Seeking wider influence, Tea Party group goes professional

Tea Party Patriots continues to wage war on the party’s moderate “establishment”. The group has, for instance, launched an online petition ( to remove Republican House Majority leader John Boehner, so far garnering nearly 95,000 signatures.

U.S. Senator Ted Cruz (R-TX) makes remarks to the Conservative Political Action Conference (CPAC) in Oxon Hill, Maryland

In early 2009, amateur conservative Tea Party activists took to the streets to protest newly-elected U.S. President Barack Obama’s economic stimulus package and health reform, a ragtag army that helped win the U.S. House for Republicans in 2010, then waged internecine war with the party establishment.

There was nothing ragtag at a Feb 27 five-year celebration at the Hyatt Capitol Hill organized by Tea Party Patriots, a national umbrella group affiliated with many others in the amorphous, politically conservative movement.

Instead of huddling in the cold outside at a rally, movement heroes including U.S. Senators Ted Cruz of Texas and Rand Paul from Kentucky showed up at the Hyatt in downtown Washington, the Capitol Building visible up the street. At the red, white and blue-decorated ballroom, they lauded the activists present for continuing to fight the establishment. Cruz told cheering fans the Tea Party was “the best thing to happen for decades.”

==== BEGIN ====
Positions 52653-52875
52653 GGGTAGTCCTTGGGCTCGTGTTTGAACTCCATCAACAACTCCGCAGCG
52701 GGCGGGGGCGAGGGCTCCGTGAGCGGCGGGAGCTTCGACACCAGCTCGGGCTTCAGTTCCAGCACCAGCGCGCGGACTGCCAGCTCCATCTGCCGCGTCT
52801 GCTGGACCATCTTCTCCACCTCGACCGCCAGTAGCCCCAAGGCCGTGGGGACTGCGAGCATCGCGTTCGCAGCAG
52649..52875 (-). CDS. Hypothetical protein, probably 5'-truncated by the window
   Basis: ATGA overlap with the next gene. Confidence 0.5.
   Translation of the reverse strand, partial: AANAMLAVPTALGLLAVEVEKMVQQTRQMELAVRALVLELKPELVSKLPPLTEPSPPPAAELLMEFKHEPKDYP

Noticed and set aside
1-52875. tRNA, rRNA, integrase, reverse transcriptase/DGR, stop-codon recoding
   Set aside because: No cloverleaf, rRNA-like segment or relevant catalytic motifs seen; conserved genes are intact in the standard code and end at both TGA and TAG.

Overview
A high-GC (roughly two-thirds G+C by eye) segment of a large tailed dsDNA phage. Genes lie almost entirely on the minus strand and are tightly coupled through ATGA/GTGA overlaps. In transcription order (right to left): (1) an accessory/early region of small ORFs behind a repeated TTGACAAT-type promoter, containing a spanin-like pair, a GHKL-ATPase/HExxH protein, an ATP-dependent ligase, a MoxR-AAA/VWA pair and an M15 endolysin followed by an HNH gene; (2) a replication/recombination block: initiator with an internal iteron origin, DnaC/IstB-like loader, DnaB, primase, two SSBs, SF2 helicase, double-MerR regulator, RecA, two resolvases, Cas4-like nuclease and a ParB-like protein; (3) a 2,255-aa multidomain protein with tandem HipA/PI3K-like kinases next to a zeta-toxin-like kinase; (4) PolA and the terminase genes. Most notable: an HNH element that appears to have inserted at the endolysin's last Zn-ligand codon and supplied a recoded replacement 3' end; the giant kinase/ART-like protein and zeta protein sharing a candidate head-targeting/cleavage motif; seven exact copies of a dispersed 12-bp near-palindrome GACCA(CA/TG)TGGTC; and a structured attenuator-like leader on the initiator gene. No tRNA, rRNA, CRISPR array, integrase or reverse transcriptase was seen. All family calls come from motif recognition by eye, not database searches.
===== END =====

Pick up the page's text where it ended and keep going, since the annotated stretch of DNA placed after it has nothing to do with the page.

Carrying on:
Five years in, the Tea Party movement is at a crossroads. The group famous for its disdain of big government and big spending is torn between becoming more professional to increase its influence on the Republican Party and win elections or remaining a primarily local, amateur grassroots movement.

Tea Party Patriots is going professional, including launching a Super PAC called Tea Party Patriots Citizens Fund that raised $6.4 million in 2013, its first year. Nearly 90,000 individuals donated to the PAC in the second half of the year.


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